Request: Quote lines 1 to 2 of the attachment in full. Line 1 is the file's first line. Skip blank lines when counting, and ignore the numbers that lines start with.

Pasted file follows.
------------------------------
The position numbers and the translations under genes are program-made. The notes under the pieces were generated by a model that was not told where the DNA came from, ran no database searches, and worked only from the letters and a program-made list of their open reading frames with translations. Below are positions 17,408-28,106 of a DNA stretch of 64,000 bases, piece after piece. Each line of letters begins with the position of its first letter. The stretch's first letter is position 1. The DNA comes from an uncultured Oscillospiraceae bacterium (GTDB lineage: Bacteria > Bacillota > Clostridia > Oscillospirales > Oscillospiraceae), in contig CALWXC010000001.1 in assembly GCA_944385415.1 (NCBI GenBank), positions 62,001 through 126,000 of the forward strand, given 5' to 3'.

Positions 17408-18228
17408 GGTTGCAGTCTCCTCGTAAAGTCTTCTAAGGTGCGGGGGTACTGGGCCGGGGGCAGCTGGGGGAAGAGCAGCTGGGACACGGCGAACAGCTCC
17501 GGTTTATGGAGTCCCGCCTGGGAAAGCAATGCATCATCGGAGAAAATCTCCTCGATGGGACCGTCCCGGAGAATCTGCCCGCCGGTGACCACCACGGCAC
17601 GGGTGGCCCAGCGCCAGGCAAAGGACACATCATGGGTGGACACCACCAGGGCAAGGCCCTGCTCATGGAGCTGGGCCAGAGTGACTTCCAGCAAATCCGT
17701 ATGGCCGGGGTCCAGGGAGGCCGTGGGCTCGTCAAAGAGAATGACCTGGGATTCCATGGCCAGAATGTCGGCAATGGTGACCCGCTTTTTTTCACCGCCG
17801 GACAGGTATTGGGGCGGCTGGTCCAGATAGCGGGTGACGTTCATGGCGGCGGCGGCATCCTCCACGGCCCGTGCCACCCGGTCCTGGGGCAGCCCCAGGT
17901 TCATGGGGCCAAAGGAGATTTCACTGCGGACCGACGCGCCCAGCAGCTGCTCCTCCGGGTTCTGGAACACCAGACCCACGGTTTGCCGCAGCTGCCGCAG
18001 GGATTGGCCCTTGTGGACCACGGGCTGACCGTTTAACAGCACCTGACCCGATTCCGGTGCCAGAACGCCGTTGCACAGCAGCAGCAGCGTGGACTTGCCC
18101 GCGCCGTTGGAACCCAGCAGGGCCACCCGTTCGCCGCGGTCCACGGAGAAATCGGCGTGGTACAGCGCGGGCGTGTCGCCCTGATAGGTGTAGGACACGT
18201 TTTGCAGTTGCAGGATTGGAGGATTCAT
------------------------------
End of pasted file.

The position numbers and the translations under genes are program-made. The notes under the pieces were generated by a model that was not told where the DNA came from, ran no database searches, and worked only from the letters and a program-made list of their open reading frames with translations. Below are positions 17,408-28,106 of a DNA stretch of 64,000 bases, piece after piece. Each line of letters begins with the position of its first letter. The stretch's first letter is position 1. The DNA comes from an uncultured Oscillospiraceae bacterium (GTDB lineage: Bacteria > Bacillota > Clostridia > Oscillospirales > Oscillospiraceae), in contig CALWXC010000001.1 in assembly GCA_944385415.1 (NCBI GenBank), positions 62,001 through 126,000 of the forward strand, given 5' to 3'.

Positions 17408-18228